In reversal, administration OKs Dems’ request to meet with housing official

Following an outcry from congressional Democrats, the Obama administration has reversed course and will allow lawmakers to meet with a top housing official. 

House Democrats, already upset with the administration’s effort to help struggling homeowners, became infuriated earlier this month when their request for a briefing on the White House’s new housing plan was denied.

Democrats had requested to meet with Edward DeMarco, the acting director of the Federal Housing Finance Agency (FHFA), which is an independent agency that oversees Fannie Mae and Freddie Mac.

Instead, said Rep. Elijah Cummings (D-Md.), “[FHFA] sent us some career employees, and they were not able to answer the questions that we were most concerned about.”

The meeting between lawmakers and DeMarco has been tentatively scheduled for Oct. 6. 

Cummings, the ranking member of the House Oversight and Government Reform Committee, has defended the Obama administration on a range of issues this year. 

Cummings and his Democratic colleagues are seeking details of the administration’s new foreclosure-prevention efforts after President Obama vowed this month “to work with federal housing agencies to help more people refinance their mortgages” in order to take advantage of historically low interest rates.

“That’s a step that can put more than $2,000 a year in a family’s pocket and give a lift to an economy still burdened by the drop in housing prices,” Obama said Sept. 8 before a joint session of Congress.

In response to Obama’s speech, FHFA said it’s reviewing its two-year-old refinancing initiative — the Home Affordable Refinance Program (HARP) — “to identify possible enhancements that would reduce barriers for borrowers already otherwise eligible to refinance” their mortgage loans.

While encouraged by those developments, a number of Democrats remain critical that the administration hasn’t done more to help homeowners harmed by the historic housing bust. They say the administration plan is contradictory, aiming to prop up Fannie and Freddie while also helping homeowners refinance at lower rates, which would cut into the lenders’ bottom lines.

“The administration has been AWOL on this issue,” Rep. Dennis Cardoza (D-Calif.) said earlier in the month, “and the American people are suffering because of the mismanagement.”

Cardoza’s exasperation with the housing policies of the Obama administration are not new. In 2010, Cardoza — whose district has been hit especially hard by foreclosures — called for the resignation of Housing and Urban Development Secretary Shaun DonovanShaun L. S. DonovanHouse Dems call on OMB to analyze Senate budget plan Overnight Finance: Dems turn up heat on Wells Fargo | New rules for prepaid cards | Justices dig into insider trading law GOP reps warn Obama against quickly finalizing tax rules MORE

New housing figures released Monday show that new home sales dropped 2.3 percent in August relative to July, marking the fourth straight month of decline, the Commerce Department reported.

Unveiled last Monday, Obama’s plan for growing the economy and cutting deficit spending includes a renewed effort to encourage lenders, regulators and Fannie and Freddie to refinance more underwater mortgages for the sake of preventing foreclosures.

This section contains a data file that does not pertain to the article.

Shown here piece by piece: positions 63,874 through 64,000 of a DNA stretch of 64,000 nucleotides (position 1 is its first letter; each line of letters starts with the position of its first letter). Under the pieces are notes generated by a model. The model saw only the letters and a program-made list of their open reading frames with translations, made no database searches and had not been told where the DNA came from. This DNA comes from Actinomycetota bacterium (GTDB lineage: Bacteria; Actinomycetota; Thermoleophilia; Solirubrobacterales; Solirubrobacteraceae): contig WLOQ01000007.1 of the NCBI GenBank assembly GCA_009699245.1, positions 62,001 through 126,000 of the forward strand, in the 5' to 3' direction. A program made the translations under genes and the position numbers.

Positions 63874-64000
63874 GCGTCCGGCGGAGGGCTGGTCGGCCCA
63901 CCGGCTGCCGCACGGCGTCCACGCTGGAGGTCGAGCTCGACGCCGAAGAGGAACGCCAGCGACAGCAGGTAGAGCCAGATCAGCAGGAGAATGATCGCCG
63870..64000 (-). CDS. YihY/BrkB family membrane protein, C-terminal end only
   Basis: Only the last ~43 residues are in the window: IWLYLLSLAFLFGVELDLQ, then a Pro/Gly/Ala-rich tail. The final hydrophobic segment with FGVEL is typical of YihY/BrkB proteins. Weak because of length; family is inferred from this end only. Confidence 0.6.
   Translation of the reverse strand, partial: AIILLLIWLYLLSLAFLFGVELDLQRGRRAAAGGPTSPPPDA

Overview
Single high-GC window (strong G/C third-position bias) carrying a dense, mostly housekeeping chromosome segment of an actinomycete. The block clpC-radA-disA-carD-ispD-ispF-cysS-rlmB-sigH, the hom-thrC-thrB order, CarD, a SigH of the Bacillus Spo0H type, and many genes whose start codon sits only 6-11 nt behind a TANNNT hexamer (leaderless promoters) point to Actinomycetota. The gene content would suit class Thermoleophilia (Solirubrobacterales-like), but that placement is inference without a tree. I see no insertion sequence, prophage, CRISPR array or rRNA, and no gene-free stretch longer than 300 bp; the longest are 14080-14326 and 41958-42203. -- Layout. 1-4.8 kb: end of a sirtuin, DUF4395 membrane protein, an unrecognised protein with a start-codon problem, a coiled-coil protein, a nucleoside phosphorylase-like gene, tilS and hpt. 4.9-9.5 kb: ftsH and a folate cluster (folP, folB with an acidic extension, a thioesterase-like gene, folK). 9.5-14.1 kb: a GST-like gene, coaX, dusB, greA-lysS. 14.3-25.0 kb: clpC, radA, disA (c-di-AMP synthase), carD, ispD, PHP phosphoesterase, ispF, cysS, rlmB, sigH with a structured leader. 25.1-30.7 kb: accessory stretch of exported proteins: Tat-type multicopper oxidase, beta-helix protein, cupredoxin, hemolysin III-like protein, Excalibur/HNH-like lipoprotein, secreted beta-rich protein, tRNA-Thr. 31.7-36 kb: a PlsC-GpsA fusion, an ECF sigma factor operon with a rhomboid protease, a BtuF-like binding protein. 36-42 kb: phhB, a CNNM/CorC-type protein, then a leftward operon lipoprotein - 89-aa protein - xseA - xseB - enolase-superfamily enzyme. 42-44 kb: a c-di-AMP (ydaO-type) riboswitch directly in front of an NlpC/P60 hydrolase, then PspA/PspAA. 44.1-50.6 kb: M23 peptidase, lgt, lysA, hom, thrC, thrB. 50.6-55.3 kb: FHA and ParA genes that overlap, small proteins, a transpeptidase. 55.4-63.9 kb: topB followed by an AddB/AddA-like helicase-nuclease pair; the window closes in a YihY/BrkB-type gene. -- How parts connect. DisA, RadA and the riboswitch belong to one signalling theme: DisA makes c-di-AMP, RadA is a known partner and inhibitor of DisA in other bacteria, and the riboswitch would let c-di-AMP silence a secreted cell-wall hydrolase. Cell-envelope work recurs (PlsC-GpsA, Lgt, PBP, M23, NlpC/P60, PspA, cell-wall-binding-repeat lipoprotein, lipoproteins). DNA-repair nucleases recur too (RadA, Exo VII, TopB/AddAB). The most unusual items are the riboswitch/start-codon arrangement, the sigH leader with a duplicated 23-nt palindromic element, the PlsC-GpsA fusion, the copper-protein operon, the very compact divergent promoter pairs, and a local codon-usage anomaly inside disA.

“This has the potential to not only help these borrowers, but their communities and the American taxpayer, by keeping borrowers in their homes and reducing risk to Fannie Mae and Freddie Mac,” according to a White House summary of the plan.

It’s not only House lawmakers who are scrutinizing the administration’s foreclosure relief efforts. Last week, Sens. Barbara BoxerBarbara Levy BoxerThe ‘bang for the buck’ theory fueling Trump’s infrastructure plan Kamala Harris endorses Gavin Newsom for California governor Dems face hard choice for State of the Union response MORE (D-Calif.) and Johnny IsaksonJohn (Johnny) Hardy IsaksonOn The Money — Sponsored by Prudential — Senators hammers Ross on Trump tariffs | EU levies tariffs on US goods | Senate rejects Trump plan to claw back spending Senators hammer Ross over Trump tariffs Overnight Finance: Senators introduce bill to curb Trump's tariff authority | McConnell calls it 'exercise in futility' | Kudlow warns WTO won't dictate policy | Mulvaney feud with consumer advocates deepens MORE (R-Ga.) suggested FHFA officials have been too slow to help homeowners left underwater by the lingering housing crisis.

Boxer and Isakson are pushing legislation empowering even underwater homeowners to refinance their mortgage loans at lower rates, regardless of their credit scores. Meantime, however, the lawmakers are wondering why the administration doesn’t take that step unilaterally.

“While we continue to pursue our bipartisan bill to reduce barriers that have trapped responsible borrowers in higher-interest loans, taking such steps administratively would provide immediate relief to these borrowers,” the senators wrote in a Sept. 20 letter to DeMarco. “Every day, more struggling homeowners fall behind on their payments. We urge you not to delay further and ask that you provide us a timeline of expected next steps.”

FHFA spokeswoman Stefanie Johnson said the agency has received the letter and is still working on a response.